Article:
Bill would limit 'seclusion, restraint' in schools
WASHINGTON (AP) — A Senate committee report released Wednesday raises concerns over whether parents are informed when their children are strapped down, physically restrained or placed in seclusion in school to punish or control them.
The review by the Senate Health, Education, Labor and Pensions Committee was based on several cases in which the practice known as "seclusion and restraint" was used. The cases highlighted included one in which closet-like rooms at an elementary school in Middletown, Ct., were allegedly used to leave children alone who were said to misbehave and another in which court records indicated a 7-year-old in a New Orleans school was handcuffed.
"When parents are told or discover their children have been subjected to these practices, it often explains why they have seen changes in their child's temperament, behavior or learning," the report said.
It found that 18 states require parents to be notified about the use of seclusion and restraints. It said 19 states have laws that provide "meaningful" protections against these practices for all children and 32 do for children with disabilities.
Committee Chairman Tom Harkin has introduced a bill that would prohibit the practice in schools. Under it, restraints would only be allowed in emergency situations and it would prohibit leaving school children in locked, unattended rooms or enclosures. Parents would also be notified within 24 hours that a restraint had been used on their child. Harkin, D-Iowa, and Rep. George Miller, D-Calif., have unsuccessfully sought a federal law in past years to end the practice.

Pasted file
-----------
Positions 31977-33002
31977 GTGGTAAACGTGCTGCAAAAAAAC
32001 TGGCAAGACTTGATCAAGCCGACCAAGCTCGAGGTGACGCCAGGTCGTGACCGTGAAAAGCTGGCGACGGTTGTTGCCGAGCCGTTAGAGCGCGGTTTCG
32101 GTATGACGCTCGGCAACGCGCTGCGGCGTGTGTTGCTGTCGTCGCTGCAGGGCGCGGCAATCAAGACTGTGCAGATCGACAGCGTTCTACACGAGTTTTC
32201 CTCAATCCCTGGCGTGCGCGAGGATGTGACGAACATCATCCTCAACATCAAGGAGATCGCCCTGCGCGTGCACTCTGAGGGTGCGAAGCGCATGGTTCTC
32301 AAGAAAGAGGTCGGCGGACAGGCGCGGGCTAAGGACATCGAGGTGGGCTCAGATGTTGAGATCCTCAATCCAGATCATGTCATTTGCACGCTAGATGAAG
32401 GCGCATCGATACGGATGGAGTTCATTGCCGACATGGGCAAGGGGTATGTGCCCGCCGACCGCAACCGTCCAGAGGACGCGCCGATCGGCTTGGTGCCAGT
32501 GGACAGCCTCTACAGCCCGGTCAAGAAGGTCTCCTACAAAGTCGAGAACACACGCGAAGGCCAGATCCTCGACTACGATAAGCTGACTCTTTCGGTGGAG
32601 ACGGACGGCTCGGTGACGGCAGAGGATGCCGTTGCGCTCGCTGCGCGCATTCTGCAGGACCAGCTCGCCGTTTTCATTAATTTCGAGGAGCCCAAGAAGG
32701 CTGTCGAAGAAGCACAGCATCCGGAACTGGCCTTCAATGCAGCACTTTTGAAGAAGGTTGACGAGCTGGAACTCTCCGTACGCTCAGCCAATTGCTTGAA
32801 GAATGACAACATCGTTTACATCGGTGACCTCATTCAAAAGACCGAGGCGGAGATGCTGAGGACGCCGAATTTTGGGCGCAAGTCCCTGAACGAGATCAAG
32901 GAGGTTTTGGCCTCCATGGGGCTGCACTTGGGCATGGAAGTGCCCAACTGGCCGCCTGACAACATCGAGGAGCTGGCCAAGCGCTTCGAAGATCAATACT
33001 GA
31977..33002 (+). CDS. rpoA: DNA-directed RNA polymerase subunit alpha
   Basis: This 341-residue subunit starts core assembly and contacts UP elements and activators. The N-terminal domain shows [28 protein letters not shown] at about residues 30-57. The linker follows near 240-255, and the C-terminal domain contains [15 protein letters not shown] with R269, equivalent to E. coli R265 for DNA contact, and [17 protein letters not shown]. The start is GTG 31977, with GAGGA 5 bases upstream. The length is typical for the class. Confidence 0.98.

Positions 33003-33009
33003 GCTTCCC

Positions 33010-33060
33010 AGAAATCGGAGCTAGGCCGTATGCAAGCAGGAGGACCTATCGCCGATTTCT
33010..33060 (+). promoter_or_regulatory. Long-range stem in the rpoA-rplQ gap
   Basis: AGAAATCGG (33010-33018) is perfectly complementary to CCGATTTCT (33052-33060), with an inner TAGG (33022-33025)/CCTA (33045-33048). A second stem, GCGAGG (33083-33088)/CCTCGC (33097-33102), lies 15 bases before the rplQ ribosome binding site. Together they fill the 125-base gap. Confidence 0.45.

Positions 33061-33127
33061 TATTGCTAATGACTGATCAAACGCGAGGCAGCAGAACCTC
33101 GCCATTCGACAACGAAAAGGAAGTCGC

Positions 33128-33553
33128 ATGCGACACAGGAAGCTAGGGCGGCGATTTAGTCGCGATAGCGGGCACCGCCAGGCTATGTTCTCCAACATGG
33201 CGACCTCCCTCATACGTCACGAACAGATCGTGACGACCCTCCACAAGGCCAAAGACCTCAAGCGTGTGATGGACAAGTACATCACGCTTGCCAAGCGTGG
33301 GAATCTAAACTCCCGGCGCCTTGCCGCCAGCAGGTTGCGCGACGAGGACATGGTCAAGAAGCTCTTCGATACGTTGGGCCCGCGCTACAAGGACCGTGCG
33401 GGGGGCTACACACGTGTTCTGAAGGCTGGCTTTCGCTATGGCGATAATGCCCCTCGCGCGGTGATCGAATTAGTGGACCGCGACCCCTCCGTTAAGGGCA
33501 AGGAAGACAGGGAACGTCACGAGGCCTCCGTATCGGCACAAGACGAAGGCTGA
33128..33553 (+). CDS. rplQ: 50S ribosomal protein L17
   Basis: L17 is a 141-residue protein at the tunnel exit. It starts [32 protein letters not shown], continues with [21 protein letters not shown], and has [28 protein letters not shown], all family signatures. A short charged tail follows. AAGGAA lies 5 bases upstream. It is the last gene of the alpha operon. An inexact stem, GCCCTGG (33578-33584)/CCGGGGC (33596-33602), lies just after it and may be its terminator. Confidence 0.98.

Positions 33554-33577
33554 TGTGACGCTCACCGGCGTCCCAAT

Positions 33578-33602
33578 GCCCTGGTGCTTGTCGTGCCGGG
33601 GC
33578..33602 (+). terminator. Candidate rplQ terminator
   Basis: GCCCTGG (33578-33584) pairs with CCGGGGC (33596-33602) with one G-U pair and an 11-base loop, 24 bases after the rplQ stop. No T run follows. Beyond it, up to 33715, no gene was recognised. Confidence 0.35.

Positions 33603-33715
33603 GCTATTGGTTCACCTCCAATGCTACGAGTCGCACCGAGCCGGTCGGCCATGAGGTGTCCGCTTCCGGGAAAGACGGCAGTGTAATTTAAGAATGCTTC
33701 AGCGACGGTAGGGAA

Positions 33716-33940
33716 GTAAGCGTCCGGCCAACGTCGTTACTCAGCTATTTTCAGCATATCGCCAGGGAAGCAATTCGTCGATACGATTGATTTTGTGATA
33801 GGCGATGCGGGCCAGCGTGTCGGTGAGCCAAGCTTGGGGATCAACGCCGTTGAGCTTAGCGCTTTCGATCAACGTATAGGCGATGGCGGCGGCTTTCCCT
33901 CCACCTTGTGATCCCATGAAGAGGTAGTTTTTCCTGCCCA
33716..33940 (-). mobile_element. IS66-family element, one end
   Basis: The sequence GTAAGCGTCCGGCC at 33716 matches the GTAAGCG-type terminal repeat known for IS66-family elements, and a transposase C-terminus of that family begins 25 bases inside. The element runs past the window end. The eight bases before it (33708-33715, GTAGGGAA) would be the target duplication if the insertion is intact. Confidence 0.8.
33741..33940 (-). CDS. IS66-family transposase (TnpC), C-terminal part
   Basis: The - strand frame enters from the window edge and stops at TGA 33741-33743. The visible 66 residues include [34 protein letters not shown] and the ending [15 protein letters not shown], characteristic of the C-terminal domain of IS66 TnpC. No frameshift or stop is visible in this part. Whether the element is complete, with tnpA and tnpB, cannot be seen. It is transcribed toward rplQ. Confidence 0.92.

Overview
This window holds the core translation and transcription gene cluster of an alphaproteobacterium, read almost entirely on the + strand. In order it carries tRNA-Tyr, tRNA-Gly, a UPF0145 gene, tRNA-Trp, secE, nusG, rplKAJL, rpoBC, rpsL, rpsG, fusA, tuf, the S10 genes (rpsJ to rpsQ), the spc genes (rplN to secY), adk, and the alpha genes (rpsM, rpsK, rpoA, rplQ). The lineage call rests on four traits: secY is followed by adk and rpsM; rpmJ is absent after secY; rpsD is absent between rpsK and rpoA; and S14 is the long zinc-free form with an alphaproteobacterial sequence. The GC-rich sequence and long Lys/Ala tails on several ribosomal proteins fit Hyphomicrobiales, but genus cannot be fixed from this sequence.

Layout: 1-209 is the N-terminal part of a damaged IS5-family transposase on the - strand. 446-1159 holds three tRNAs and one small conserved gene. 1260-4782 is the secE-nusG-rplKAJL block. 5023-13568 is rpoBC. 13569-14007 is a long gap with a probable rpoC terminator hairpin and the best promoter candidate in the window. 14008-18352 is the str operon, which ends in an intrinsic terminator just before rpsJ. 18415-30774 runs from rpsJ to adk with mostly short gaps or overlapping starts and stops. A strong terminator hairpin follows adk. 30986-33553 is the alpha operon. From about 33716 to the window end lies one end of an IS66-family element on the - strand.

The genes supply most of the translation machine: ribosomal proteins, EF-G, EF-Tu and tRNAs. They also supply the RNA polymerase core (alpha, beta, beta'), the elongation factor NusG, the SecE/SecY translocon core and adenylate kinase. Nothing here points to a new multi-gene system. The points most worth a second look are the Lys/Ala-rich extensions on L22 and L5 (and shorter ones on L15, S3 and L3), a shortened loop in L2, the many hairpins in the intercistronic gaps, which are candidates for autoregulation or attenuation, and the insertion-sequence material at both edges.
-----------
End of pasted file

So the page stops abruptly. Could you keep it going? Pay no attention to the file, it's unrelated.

In response, national associations representing schools boards and superintendents in a joint statement said the bill would reduce the authority of states and districts.
"Restraint and seclusion are used as a last resort in situations that may endanger the safety and welfare of students, teachers and other school personnel," said the statement issued by the National School Boards Association and the School Superintendents Association. The statement said the associations agree with Harkin that the routine use of such measures is inappropriate.
Special education and disability advocates generally agree that these methods should be used only in emergency situations where there's a threat of someone getting hurt. But there's evidence to suggest the methods are used more commonly than that.
Civil rights data released from the 2009-2010 school year found tens of thousands of incidents of seclusion and restraint in U.S. schools with 70 percent of the incidents involving children with disabilities. The Senate committee staff said in the report it found 10 cases where children had been significantly injured or died due to these practices in their schools.
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